Myanmar Update: Continued Citizen Nonviolence Met by Deadly Military Violence

Nonviolent protests against the Myanmar junta, symbolized by the three-finger gesture

Yangon, February 2021: VOA Burmese, Public domain

Last week, on March 11, Thomas H. Andrews, UN Special Rapporteur on the Situation of Human Rights in Myanmar reported to the President of the United Nations Human Rights Council that at least 70 people have been murdered by Myanmar security forces (the Tatmadaw) since the military junta seized power in an illegal coup d’état on February 1, 2021 (United Nations Human Rights Council).

As Andrews reported,

“those murdered were fathers, sons, mothers, daughters, husbands, and wives. They were educators, they were engineers; they were students, they were many ages, but more than half of those murdered were members of Generation Z, or young people under the age of 25.

It is a horrible truth that as soon as I issue a report, the number of murders and arbitrary detentions in Myanmar become outdated. The junta is detaining dozens, sometimes hundreds, every day. As of last night, the total number of arbitrary arrests and detentions since 1 February had risen beyond 2,000, and the violence against protesters, including violence against people sitting peacefully in their homes, is steadily increasing.”

In the days that have followed, the Tatmadaw has responded to continued nonviolent protests with even greater bloodshed. On Sunday, March 14, they killed 74 protesters; on Monday March 15, they killed another 20. Yesterday, the junta imposed martial law on townships throughout the country, signaling that nonviolent protestors held in custody will be tried under military courts. According Human Rights Watch, “Martial Law Order 2/2021 specifies that those convicted shall be sentenced to death, prison at hard labor for unlimited years, or the highest punishment designated for the crime in existing law.” (Human Rights Watch) UN Special Rapporteur Andrews concluded his report with a call to action:

“Today, I am therefore urging member states to commit to taking strong, decisive, and coordinated action as a coalition of nations – an emergency Coalition for the People of Myanmar.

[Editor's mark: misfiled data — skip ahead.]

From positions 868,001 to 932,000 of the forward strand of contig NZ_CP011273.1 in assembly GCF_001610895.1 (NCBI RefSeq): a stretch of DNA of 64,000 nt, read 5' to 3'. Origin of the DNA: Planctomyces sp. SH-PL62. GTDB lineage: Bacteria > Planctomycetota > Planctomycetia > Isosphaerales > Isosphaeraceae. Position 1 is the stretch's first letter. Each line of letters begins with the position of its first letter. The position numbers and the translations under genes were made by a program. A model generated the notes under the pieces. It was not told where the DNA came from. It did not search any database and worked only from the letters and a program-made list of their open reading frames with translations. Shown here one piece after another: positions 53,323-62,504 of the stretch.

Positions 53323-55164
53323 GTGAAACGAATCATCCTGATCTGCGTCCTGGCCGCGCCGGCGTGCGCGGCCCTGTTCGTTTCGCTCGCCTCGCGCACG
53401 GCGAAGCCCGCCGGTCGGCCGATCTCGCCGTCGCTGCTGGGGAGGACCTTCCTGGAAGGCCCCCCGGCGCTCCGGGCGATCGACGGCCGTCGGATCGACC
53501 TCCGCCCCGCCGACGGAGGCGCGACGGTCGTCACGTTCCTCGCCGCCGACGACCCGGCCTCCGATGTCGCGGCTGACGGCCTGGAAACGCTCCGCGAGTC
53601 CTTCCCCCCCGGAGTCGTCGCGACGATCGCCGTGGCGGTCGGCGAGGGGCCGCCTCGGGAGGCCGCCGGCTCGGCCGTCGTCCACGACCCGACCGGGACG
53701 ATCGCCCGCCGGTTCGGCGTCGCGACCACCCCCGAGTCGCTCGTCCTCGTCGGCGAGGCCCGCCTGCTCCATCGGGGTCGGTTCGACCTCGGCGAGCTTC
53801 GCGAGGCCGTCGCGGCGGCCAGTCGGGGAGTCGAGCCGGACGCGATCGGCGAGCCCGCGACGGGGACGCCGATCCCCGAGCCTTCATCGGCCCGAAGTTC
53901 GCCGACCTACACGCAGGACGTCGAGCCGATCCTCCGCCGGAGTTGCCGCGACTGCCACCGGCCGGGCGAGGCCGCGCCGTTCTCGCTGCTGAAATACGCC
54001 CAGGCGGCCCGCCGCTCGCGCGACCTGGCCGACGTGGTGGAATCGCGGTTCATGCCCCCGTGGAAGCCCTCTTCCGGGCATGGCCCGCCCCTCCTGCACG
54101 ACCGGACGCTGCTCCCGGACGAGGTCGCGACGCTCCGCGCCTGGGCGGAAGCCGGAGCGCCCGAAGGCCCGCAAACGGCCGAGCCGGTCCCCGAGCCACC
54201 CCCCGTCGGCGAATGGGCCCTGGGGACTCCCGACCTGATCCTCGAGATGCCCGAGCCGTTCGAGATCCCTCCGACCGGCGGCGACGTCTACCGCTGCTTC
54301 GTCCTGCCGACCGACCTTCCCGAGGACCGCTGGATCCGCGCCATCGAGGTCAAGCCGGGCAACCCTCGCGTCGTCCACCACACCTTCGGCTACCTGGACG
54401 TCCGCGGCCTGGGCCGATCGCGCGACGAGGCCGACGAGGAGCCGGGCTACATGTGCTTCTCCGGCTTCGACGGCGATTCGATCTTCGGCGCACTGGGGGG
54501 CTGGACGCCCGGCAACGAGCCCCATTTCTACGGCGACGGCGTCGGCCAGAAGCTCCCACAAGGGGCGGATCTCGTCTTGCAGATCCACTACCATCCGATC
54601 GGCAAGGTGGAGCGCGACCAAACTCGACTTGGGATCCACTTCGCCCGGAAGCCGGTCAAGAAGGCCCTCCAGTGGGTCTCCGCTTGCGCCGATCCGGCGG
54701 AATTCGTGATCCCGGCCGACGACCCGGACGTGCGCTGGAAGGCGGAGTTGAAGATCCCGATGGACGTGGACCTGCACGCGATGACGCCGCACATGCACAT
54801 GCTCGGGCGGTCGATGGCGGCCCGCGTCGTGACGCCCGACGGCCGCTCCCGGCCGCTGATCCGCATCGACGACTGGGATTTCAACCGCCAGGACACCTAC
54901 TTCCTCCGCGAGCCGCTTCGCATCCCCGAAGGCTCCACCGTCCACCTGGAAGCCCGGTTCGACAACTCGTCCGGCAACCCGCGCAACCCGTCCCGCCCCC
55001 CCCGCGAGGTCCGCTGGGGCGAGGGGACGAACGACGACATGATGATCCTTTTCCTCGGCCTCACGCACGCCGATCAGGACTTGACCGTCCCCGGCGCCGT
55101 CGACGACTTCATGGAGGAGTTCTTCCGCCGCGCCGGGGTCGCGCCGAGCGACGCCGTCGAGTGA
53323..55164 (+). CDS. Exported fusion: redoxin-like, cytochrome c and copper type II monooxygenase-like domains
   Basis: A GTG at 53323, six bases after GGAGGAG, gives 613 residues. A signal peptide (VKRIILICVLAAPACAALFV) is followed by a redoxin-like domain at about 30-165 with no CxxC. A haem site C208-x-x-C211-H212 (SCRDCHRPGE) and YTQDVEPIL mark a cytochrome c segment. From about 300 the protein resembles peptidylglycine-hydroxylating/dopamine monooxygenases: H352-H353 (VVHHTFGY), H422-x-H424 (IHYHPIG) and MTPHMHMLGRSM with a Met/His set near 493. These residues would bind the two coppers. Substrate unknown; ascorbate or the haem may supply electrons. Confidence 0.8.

Upon forming, I urge this coalition of member states to consider five immediate steps:

  1. Stop the flow of revenue into the illegal junta’s coffers. This can happen now. Multilateral sanctions should be imposed on both senior junta leaders and their major sources of revenue, including military owned and controlled enterprises and the Myanmar Oil and Gas Enterprise…
  2. Coalition member states should outlaw the export of arms to the Myanmar military. Forty-one countries have already imposed some form of arms embargo against the Myanmar military. What is needed is a coordinated embargo that will end the sale of weapons and the transfer of dual-use technology to Myanmar. This can save lives.
  3. Member states that have universal jurisdiction laws should initiate investigations of these ongoing crimes and make preparations to file charges against Myanmar’s senior security officials.
  4. Stop the flow of humanitarian and development aid through the junta. Work directly with local civil society and aid organizations whenever possible.
  5. Finally, I urge Member states to deny recognition of the military junta as the legitimate government representing the people of Myanmar precisely because they are not.”

We join human rights and nonviolence organization across the world in supporting unified action by the UN Security Council and the international community in support of the people of Myanmar who are risking their lives every day to protest peacefully to restore democracy and rule of law in their country.

“Despite the widespread and systematic atrocities that the Myanmar military and Police Force are committing daily, the people of Myanmar continue to rise up from every corner of the nation as a diverse yet powerfully unified whole. They are doing so to demand democracy, human rights, an immediate end to the violence and an end to the illegitimate junta. The nonviolent civil disobedience movement, or CDM, is effective and growing, drawing its organic power from the unflinching commitment of the Myanmar people. Myanmar has never appeared to be more unified. But, they need our help and they need it now.”

Gladys Perez